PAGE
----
Philip Clayton equals Kevin Costner as epic hero.
In recent conversations with Philip (listen to podcast here), and with others (see AAR 2009 or HBC podcast), Clayton has really begun to push against academic “ivory tower” theology as being too disconnected from the kind of theology that is really necessary or capable of meeting the needs of theology in the age of Google (and hereafter).
He is, in an very profound way, challenging not only the way in which theology gets articulated, but the very institution of which he has been a part for a long time. After all, if you check out Clayton’s CV online, he has close to 10 pages of books, articles, publications, and reviews. While most of these articles have fueled the fires of the institution he now critiques, that he has had a “conversion” seems not only authentic, but very very dangerous for those who find the tower cozy.
Can you imagine the kind of collapse he is really picturing? In our podcast he says, and I paraphrase here, “collapse is happening and the institutions that have long set the parameters for thinking about theology no longer have the credibility or influence they once had on the people doing theology.” And, as he would go on to suggest later (paraphrase), “we’ve got to figure out how theology is done when collapse is coming in the next 15 years.”
The collapse that Clayton is imagining is one which seems pretty akin to the one depicted by Kevin Costner’s The Postman. If not literally, figuratively. (You remember, the one in the lineage of Dances with Wolves and Waterworld in which a principle character, who is a drifter in the world of which he lives, stumbles upon a group of people in search of, or in need of help which they discover he can mediate for their benefit and the benefit of all.) In The Postman, all the institutions which once held together the “United States of America” have fallen. Corruption, division, and chaos have set in and the ancient stories of hope found in theater, community, and literature are now illegal or lost. What is worse, is that with collapse went the postal system; you know, the one regulated system through which people were unified in communication and community over long distances, with authority.
If the collapse that Clayton suggests genuinely takes shape over the course of the next 15 years (he’s mentioned several dates), then, as the song goes, people get ready. If seminaries will continue to lose funding, if publishers continue to struggle with publishing books in print, if learning continues to be revolutionized by the changes in global technology, then we must seriously ask what is next?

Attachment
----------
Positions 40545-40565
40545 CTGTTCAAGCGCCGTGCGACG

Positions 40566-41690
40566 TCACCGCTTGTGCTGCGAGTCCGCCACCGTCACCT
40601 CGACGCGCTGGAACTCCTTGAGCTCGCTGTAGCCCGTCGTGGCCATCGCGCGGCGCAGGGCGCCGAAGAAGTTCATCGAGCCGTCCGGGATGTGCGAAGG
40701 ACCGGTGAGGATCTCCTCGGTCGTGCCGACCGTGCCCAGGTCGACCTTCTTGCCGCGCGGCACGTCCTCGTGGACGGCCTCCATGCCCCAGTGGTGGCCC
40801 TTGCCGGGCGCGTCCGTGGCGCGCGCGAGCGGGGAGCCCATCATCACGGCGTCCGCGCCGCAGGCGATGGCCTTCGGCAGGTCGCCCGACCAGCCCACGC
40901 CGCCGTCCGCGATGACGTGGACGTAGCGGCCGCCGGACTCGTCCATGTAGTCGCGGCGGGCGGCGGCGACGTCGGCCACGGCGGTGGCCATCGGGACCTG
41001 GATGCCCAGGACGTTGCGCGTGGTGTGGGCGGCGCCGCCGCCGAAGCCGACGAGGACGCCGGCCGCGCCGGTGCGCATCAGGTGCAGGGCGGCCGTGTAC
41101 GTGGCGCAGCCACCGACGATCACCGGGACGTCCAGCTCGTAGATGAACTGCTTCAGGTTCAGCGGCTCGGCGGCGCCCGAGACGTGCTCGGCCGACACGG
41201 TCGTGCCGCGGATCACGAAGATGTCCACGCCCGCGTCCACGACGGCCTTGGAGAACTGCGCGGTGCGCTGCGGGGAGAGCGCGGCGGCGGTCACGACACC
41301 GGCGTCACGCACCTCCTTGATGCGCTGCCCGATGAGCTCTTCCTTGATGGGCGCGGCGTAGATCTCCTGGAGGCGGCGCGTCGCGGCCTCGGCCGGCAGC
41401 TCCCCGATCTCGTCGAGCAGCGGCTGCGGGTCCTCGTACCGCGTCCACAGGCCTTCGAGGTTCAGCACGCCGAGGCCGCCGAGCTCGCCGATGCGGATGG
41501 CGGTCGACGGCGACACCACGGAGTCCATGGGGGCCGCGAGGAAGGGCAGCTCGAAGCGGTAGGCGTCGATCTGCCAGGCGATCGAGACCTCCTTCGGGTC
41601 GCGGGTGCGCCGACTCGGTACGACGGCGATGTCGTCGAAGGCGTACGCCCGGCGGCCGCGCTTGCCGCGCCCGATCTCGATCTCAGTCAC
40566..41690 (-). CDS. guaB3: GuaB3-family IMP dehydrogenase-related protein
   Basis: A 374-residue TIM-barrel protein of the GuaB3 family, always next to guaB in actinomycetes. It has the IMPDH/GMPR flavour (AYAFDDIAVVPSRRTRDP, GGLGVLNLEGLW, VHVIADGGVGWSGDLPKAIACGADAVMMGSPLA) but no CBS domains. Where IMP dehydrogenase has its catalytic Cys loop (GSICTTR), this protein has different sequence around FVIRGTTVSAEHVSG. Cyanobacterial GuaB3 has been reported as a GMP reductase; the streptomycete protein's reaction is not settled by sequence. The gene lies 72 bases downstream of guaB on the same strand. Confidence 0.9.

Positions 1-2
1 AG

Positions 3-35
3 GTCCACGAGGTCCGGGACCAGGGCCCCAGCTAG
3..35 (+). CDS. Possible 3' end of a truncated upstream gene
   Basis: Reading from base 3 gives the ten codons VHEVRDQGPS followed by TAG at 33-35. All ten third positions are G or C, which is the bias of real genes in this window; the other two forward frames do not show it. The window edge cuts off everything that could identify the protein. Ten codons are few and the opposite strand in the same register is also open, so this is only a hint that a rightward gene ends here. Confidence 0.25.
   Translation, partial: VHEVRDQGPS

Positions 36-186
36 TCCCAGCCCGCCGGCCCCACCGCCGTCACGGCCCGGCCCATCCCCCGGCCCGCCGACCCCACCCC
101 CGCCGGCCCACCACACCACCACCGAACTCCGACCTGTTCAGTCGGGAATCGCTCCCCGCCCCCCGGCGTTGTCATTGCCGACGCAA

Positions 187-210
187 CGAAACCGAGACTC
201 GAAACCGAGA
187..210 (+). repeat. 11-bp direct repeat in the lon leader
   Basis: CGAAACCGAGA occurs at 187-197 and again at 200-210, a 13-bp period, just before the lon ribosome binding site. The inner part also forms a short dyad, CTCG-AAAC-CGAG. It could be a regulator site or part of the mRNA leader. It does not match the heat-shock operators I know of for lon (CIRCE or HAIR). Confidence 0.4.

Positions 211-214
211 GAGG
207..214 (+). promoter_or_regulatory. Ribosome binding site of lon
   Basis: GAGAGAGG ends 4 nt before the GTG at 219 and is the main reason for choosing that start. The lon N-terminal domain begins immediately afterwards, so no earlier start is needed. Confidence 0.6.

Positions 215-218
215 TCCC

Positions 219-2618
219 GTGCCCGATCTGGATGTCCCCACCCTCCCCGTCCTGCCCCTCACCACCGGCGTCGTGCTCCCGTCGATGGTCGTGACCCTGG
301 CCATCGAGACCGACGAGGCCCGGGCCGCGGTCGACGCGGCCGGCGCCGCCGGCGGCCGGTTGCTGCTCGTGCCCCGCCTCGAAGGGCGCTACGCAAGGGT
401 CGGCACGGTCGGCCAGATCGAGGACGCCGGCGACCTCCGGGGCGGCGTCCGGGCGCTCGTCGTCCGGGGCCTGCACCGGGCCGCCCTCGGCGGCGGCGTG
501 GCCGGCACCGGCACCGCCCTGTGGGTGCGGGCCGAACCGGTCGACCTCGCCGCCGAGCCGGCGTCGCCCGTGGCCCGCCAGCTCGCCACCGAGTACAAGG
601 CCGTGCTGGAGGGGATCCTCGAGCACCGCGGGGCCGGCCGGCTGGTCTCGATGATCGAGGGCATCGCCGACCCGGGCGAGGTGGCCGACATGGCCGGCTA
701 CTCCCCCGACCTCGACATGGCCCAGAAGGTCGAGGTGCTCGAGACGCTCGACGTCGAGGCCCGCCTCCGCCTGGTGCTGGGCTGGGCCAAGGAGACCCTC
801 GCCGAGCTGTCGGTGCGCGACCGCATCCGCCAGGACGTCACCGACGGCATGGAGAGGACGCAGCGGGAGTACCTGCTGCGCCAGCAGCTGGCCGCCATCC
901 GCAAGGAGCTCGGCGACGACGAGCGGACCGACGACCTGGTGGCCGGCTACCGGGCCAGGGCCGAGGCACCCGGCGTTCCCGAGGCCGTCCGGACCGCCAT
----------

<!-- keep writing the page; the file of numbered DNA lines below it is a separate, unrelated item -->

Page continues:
What will theology after google really be like?
What is more, we must begin now to understand the need to retell (to ourselves and our communities) the stories of the ones who were wandering folk-healers, local community organizers, and prophets in the ancient ages of institutional chaos and collapse (Clayton would suggest like Jesus or his mother, Mary). We must also question the degree to which our hyper-connectivity is both a blessing and a curse. Finally, we must think critically about the way in which we can nurture a theology of systems which, like the postman, form vibrant and intentional community while fostering a vision for some greater connection to those who are yet elsewhere, but longing for the same kind of hope which we locally experience, practice, and proclaim.
Academic theology, as one who is a part of your number, I stand with Philip Clayton, Tony Jones, and others to say: Beware! You are losing your grasp, your systems are failing, and you need to remember what Marshall McLuhan warned you of in 1964 in his work Understanding Media:
“Education is ideally civil defense against media fallout. Yet Western man has had, so far, no education or equipment for meeting any of the new media on their own terms. Literate man is not only numb and vague in the presence of film or photo, but he intensifies his ineptness by a defensive arrogance…It was in this spirit of building bulldog opacity that the Scholastic philosophers failed to meet the challenge of the printed book in the sixteenth century. The vested interests of acquired knowledge and conventional wisdom have always been bypassed and engulfed by new media.”